Mike Adenuga True Story: Debts and scandals, the journey from petty trade to Conoil and Glo
Mike Adenuga: Biography, Controversy, EFCC and others Net worth, Source of Wealth
The axiom goes that “life begins at 40”, but for Mike Adenuga, the CEO of Globacom, who became a millionaire at the young age of 26, life began in his 20s. Today, he is one of Africa’s richest and holds business interests across several sectors of the economy and in various countries on the continent.
Michael Adeniyi Agbolade Ishola Adenuga was born on the 29th of April, 1953 to the family of Oloye Michael Agbolade Adenuga Snr. and Omoba Juliana Oyindamola Adenuga.
He schooled at Ibadan Grammar School and obtained his Higher School Certificate from the Comprehensive High School Aiyetoro, before travelling out for his higher education.
He got his first degree in Business Administration from North Western Oklahoma State University and his MBA from Pace University, New York.
Notwithstanding, Adenuga fondly attributes his business sense to his mother, who was also a businesswoman. Even as a student, the young Adenuga did not have things easy, and even had to hustle as a taxi driver in New York to pay for his university tuition. He also sold drinks and lace materials at one time, doing whatever business he could to raise money.
Fate smiled on him, and thanks to his numerous hustles, he made his first million in 1979 at the age of 26, and has not stopped since then. He went on to start and invest in several businesses over the years, growing his wealth to become one of the richest men in Africa.
Adenuga saw the potentials of the booming oil industry in Nigeria and started applying for a license in the late ’80s.
However, he did not get one until a new policy was made by Professor Jubril Aminu, the Oil Minister during General Ibrahim Babangida’s regime, allowing individuals to venture into oil exploitation and exploration.
He obtained the drilling license in 1990 and started exploration with his new company, Consolidated Oil, in Ondo state.
By the end of the 90s, as the nation returned to the democratic dispensation, Adenuga saw another potential in the telecommunication industry and acquired a conditional GSM license from the Federal Government in 1999.
After it was revoked, he obtained a second one in 2004, when the government held another auction. He used this license to found Globacom in Nigeria, which has now grown into other African countries like Benin republic, Ghana, and Côte d’Ivoire, with millions of subscribers.
The telecom company is considered a major competitor to the giant MTN group, and is still prospecting licenses in other West African countries.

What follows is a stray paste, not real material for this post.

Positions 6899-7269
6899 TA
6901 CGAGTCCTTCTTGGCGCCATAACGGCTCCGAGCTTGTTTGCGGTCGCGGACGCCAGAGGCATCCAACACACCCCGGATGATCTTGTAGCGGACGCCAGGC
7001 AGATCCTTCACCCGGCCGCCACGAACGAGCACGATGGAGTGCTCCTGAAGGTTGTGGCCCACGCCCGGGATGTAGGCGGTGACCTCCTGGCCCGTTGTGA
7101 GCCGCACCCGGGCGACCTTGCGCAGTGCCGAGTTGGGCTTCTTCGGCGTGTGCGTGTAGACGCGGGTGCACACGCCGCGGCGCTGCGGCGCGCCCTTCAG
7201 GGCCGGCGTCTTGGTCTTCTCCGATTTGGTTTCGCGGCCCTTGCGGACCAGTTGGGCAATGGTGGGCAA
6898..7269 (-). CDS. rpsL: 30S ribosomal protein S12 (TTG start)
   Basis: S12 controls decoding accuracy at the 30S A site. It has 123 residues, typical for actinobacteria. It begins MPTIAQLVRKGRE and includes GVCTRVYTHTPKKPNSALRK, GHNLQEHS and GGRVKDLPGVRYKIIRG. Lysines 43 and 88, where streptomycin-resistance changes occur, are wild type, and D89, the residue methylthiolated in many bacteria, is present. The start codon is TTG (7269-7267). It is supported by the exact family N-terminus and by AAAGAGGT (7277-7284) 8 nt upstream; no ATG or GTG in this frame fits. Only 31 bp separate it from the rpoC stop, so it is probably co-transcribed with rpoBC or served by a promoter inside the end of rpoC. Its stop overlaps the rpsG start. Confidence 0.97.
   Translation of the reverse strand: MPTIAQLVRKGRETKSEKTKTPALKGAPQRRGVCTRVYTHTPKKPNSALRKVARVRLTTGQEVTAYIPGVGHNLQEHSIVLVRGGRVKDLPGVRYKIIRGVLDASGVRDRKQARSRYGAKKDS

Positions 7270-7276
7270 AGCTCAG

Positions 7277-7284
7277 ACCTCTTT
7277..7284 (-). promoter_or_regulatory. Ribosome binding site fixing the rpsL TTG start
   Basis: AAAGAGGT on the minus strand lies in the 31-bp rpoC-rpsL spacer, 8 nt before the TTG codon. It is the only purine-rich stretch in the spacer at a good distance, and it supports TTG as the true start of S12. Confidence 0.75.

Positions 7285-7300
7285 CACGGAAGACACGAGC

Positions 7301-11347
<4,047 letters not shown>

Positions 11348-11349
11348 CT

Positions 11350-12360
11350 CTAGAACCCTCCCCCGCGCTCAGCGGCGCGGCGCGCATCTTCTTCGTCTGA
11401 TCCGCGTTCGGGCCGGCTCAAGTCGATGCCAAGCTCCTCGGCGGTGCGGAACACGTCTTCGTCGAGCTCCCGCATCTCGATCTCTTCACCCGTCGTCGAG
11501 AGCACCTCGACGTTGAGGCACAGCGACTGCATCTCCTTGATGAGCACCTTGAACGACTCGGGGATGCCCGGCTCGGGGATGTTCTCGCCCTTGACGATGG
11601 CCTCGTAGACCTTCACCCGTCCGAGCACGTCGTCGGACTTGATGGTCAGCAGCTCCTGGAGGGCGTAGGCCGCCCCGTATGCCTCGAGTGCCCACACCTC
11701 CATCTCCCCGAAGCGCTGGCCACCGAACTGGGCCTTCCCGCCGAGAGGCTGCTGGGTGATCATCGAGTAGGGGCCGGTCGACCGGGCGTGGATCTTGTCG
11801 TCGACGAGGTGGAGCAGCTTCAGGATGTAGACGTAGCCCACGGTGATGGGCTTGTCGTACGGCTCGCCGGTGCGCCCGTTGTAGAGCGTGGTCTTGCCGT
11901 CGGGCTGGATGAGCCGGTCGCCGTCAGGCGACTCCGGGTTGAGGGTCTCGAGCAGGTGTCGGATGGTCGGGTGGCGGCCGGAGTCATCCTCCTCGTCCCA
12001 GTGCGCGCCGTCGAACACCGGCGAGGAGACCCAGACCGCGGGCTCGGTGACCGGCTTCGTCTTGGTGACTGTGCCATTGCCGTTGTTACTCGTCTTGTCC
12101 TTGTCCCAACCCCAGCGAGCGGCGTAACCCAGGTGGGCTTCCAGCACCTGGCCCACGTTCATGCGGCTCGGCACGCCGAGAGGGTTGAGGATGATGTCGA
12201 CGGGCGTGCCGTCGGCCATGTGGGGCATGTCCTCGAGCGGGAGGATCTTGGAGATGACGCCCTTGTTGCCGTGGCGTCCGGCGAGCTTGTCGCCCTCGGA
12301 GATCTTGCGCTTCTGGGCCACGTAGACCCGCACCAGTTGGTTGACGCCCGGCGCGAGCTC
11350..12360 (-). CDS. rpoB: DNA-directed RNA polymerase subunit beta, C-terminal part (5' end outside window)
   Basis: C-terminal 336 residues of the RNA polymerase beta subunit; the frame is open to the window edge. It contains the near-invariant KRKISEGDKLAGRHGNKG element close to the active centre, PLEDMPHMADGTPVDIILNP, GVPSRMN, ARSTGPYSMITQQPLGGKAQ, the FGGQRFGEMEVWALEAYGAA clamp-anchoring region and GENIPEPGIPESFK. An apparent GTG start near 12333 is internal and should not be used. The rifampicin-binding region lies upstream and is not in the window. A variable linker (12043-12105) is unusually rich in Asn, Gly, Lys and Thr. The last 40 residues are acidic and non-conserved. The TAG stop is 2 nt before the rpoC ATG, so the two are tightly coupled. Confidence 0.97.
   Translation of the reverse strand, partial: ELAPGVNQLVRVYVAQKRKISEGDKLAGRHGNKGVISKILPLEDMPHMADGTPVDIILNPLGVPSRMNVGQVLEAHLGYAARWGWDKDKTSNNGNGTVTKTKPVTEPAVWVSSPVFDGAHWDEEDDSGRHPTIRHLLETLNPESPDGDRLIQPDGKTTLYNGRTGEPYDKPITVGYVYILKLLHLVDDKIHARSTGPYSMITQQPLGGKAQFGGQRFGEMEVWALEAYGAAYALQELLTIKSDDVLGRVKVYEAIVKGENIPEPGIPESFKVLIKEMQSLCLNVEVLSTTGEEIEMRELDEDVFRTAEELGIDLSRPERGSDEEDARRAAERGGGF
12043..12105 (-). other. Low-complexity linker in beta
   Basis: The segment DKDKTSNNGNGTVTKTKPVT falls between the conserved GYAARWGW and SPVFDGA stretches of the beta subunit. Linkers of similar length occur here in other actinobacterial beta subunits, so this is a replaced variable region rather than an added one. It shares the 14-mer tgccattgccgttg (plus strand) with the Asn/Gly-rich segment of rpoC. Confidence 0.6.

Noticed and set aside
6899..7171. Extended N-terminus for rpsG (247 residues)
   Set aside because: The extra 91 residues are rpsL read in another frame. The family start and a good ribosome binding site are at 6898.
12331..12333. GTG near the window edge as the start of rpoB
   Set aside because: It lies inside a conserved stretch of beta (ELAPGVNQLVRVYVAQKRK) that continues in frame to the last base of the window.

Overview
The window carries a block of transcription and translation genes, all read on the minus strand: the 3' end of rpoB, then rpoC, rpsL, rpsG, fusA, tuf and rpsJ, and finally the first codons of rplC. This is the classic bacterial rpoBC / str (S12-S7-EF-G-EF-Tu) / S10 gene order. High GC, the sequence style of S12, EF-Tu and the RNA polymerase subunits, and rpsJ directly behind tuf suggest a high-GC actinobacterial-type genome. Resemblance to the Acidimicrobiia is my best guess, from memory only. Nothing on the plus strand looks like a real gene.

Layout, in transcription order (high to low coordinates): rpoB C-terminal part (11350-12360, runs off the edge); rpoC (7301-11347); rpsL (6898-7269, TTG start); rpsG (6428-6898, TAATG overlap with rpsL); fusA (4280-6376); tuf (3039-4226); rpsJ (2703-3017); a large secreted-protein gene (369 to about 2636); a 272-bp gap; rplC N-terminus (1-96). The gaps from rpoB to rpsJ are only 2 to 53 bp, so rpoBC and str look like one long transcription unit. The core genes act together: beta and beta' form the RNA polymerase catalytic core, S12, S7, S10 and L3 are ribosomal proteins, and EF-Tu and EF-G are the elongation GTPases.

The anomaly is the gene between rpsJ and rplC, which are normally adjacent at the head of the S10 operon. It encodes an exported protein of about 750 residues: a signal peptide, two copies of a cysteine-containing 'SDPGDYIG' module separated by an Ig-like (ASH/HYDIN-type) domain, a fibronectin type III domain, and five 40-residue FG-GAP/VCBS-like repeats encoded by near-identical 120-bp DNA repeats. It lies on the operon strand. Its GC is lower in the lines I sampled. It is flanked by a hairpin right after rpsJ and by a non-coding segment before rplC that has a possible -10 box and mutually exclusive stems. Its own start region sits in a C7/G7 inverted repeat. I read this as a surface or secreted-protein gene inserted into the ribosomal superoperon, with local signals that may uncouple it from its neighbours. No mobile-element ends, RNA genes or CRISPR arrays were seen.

In May 2015, Mike Adenuga made a takeover bid and acquired the Ivorian mobile telecoms operator “Comium” in Cote d’Ivoire for $600m.
Debts and scandals
In 2006, the Economic and Financial Crimes Commission raided the head offices of Globacom, Equitorial Trust Bank (ETB), and Conoil, and invited Mike Adenuga for questioning about a case of money laundering. Subsequently, he was implicated and detained for money laundering.
He later left the country and went to live in London for a while until late President Umaru Musa Yar’Adua’s regime granted him a pardon, making it possible for him to return home to Nigeria.
In June 2016, it came to the limelight that Mike Adenuga was being pursued for a combined debt of over $140.5 million by two foreign and one local company. It was reported in the news that his company Conoil had failed to pay debts owed to multiple creditors including the French oil giant, Total.
Another company owned by Adenuga, Bellbop, had an interim injunction placed on it by the High Court in Lagos, after it also failed to pay the $9.4 million owed to the US oil and gas firm, Baker Hughes. It was reported that some of the creditors had been hit so hard by the huge debts, that they had to shut down some of their operations.
A local oil servicing company, Depthwize, for instance, had been forced to lay off workers and shut down services on two of Conoil’s rigs, saying the debt of $40 million had incapacitated the company to the point that it could no longer afford the day to day running cost of working on the rigs.
Coming a short while after the business mogul increased his net worth by almost $5 billion, the scandal of course attracted a lot of criticisms.
Mike Adenuga carries out his philanthropic activities through the Mike Adenuga Foundation, helping people in Nigeria and other African countries.
He has received several recognitions including the African Entrepreneur of The Year at ATA in August 2007, Grand Commander Of The Order of Niger (GCON) in 2012, Companion of the Star of Ghana (CSG) in 2018, and was listed among the 100 distinguished and Eminent Nigerians Centenary Awards in 2018, amongst others.
In 2018, he was decorated with the insignia of a Commander of the Legion of Honor by President Emmanuel Macron of France.
He also holds a Yoruba Chieftaincy as the Otunba Apesin of the Ijebu clan. He owns stakes in different companies in Nigeria including Stanbic IBTC Bank and Sterling Bank.
According to Forbes recent rating, Mike Adenuga is currently worth $ 6.2billion.